Last week, CNN reported that a soldier coming home from combat tours had been shot at a homecoming/holiday party after verbal and physical engagement with a high school football teammate. The soldier was a wounded warrior, coming home from Afghanistan after being injured in a suicide bomb blast. That article went on to interview the soldier’s mother and we understood that this was a good person and someone who probably didn’t do anything wrong, or at least nothing that merited the drawing of a weapon against him.
The article was extremely sympathetic towards the soldier. And I understand completely, this situation is out of hand. But I’m not stranger to the stresses of returning back home. Transitioning from combat to comfort puts a strain on ones personality and our demeanors. What is usually a calm disposition in a combat zone can appear tense and angry in an everyday situation here at home. The forceful nature of small arguments in combat can appear like a threatening temper storm when put back home. My point isn’t that the soldier did anything wrong, but I can’t help but wonder what sort of transition challenges the soldier was facing that might have provoked the attack against him. Was his voice raised very loud? Was he making any gestures that appeared to be aggressive, though they may not have intended to be so?
The importance of this isn’t to isolate who is to blame in this shooting incident. The point of the analysis is to further understand the minutia of what returning veterans do in stressful situations and how our behaviors can either mitigate or irritate confrontations. Interesting discussions worth having around the dinner table at families who are affected by a loved one coming home. I’m interested to hear your responses.
In a piece by the New York Times posted on 27 December 2011, we learned that the Obama Administration is going to allow the embattled Yemeni leader Ali Abdullah Saleh to receive state of the art healthcare in the United States before facing any of his numerous legal ramifications. Various people have different opinions on the medical treatment of personnel we regard as “enemy’. I know on the battlefield, it seems counterintuitive to offer medical treatment to the enemy when you have plenty of American soldiers who have been wounded or killed (often by the same enemy fighter’s actions) and yet both get treated in the order that they come into the gate; regardless of political allegiance.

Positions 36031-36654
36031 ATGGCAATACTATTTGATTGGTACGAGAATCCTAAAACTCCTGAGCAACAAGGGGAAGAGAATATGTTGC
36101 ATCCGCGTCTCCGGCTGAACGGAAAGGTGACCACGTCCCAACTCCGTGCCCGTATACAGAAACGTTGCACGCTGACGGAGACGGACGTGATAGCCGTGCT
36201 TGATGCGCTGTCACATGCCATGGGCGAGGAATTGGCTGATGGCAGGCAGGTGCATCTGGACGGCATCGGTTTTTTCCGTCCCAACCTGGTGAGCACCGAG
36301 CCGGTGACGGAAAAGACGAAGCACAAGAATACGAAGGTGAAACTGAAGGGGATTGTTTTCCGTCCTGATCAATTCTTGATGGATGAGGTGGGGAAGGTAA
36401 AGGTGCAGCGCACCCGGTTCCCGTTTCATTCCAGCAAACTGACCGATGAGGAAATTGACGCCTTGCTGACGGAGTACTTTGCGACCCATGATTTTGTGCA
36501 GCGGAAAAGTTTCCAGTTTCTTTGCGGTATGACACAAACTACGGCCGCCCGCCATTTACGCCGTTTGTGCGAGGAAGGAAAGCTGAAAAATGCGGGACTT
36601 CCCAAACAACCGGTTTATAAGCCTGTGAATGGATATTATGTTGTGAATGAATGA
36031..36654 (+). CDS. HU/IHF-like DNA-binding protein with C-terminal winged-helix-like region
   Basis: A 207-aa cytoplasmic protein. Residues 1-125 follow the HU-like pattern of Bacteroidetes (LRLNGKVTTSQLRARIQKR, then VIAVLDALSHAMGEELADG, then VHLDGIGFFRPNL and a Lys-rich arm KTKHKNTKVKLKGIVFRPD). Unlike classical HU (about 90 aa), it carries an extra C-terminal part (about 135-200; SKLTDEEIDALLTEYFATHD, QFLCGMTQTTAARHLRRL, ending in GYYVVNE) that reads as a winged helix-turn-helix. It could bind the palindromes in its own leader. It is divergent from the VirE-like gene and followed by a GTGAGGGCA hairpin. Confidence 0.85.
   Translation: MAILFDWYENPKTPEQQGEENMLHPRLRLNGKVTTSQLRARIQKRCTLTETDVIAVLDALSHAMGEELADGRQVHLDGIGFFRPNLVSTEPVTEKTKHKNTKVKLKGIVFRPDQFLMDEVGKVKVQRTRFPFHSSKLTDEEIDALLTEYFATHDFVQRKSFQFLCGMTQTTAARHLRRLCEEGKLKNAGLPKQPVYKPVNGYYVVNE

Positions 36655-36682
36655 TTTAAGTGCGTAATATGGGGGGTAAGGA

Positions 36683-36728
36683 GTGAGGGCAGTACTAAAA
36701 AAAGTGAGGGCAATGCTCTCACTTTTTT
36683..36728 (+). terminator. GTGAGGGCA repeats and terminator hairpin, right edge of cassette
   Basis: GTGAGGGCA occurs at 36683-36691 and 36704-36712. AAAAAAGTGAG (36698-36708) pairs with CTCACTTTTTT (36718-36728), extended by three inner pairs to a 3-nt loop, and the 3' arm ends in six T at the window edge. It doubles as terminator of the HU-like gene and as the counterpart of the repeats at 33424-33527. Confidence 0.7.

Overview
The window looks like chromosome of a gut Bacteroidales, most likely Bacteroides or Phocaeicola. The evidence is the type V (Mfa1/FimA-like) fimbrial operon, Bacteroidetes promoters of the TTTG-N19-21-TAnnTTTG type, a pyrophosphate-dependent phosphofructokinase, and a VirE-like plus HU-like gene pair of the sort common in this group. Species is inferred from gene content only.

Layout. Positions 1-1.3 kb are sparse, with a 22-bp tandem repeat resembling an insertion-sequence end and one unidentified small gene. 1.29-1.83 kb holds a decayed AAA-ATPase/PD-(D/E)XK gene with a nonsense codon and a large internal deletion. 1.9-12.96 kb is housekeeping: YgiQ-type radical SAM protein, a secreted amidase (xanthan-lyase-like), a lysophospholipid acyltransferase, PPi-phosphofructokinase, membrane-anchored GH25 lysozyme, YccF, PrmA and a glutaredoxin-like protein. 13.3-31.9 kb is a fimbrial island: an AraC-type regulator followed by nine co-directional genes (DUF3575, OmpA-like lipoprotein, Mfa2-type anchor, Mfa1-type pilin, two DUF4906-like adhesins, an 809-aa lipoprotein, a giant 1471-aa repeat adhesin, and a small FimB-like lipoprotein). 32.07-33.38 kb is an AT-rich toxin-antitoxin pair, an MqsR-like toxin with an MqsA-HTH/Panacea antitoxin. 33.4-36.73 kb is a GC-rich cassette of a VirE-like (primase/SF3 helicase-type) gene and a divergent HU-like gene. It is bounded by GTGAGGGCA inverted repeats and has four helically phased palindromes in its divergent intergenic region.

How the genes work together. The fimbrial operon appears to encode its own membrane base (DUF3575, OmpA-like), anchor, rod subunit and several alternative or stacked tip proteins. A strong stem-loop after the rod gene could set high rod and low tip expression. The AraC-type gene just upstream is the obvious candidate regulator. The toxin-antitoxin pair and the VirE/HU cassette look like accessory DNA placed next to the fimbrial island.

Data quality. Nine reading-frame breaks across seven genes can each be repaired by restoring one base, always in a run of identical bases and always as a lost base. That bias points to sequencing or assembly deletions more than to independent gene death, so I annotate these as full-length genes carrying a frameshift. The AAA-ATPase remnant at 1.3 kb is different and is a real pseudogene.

But I’ve seen first hand that the offer of medical aid by the United States is actually the most formidable weapon system we have in a counterinsurgency and counterterrorist environment. So much of our success in these fields is out of our control, but actually in the hands of the local populations who either tolerate or are intimidated into supporting anti-American elements. Whether it’s the leader of an unstable country, or the leader of an unstable tribe, the adage from our kindergarten days holds true: you attract far more flies with honey than vinegar.
You could certainly also argue that accepting Saleh into our hands and treating him medically further exacerbates the anger and resentment of the people of Yemen. Why should this elite receive care from a foreign government when he has clearly neglected his own people for the past couple decades? That being said, a journey of a million miles begins with one step, and Saleh no doubt still has influential supporters–alienated from politics, though entrenched in other legitimate and illegitimate businesses– who will look at this act and remember it in their future decisions in the Arab world. And it could keep us safer in the long run. Interested to hear your thoughts.
Today is a big day for America. We are out of Iraq! It’s times like this when veterans tend to draw the greatest acclaim for the sacrifices they’ve made, yet receive the biggest headache of questions and media inputs questioning the validity and worth of their sacrifice. I’m thankful for having come back home after a brutal fight in Afghanistan, to a nation that is far better at disassociating a service member’s sacrifice from various opinions of the worth of the conflict.
The path to transition is still a long journey far from complete for our veterans back home. But considering where we have been as a country, and the changes our society has embraced, I’m sure that the 1million+ veterans of the Iraq campaign can hang their heads highly without fear of scorn or bearing society’s anger against the war they executed. This is by no means a post to insist that veterans don’t have it bad. On the contrary, I and many other activists fight tirelessly to get our boys and girls the services and resources they deserve to live productive lives in the democracy they volunteered to protect. But in a pluralistic manner, I’m happy today to look on the progress that veterans and their advocates have made over the past forty years or so in preserving a sense of respect for those who are coming home. Now, for us GWOT veterans, it’s our job to remain active and passionate so we can fight for the next generation of young vets that will come home when we are old and gray. We must consider them part of our own unit, and care for them as we would care for our teammates on the battlefield. That means getting involved, putting your money where your mouth is, and using our network to proactively help the veteran community as we disperse to our homes across America. The time for awareness has passed, it’s time to roll up our sleeves and get to work.
I’m currently working on two projects to get vets back to work and to get them services they need to transition successfully. For those interested in getting involved, tweet/Facebook/comment or email me at Rajiv@RajivSrinivasan.net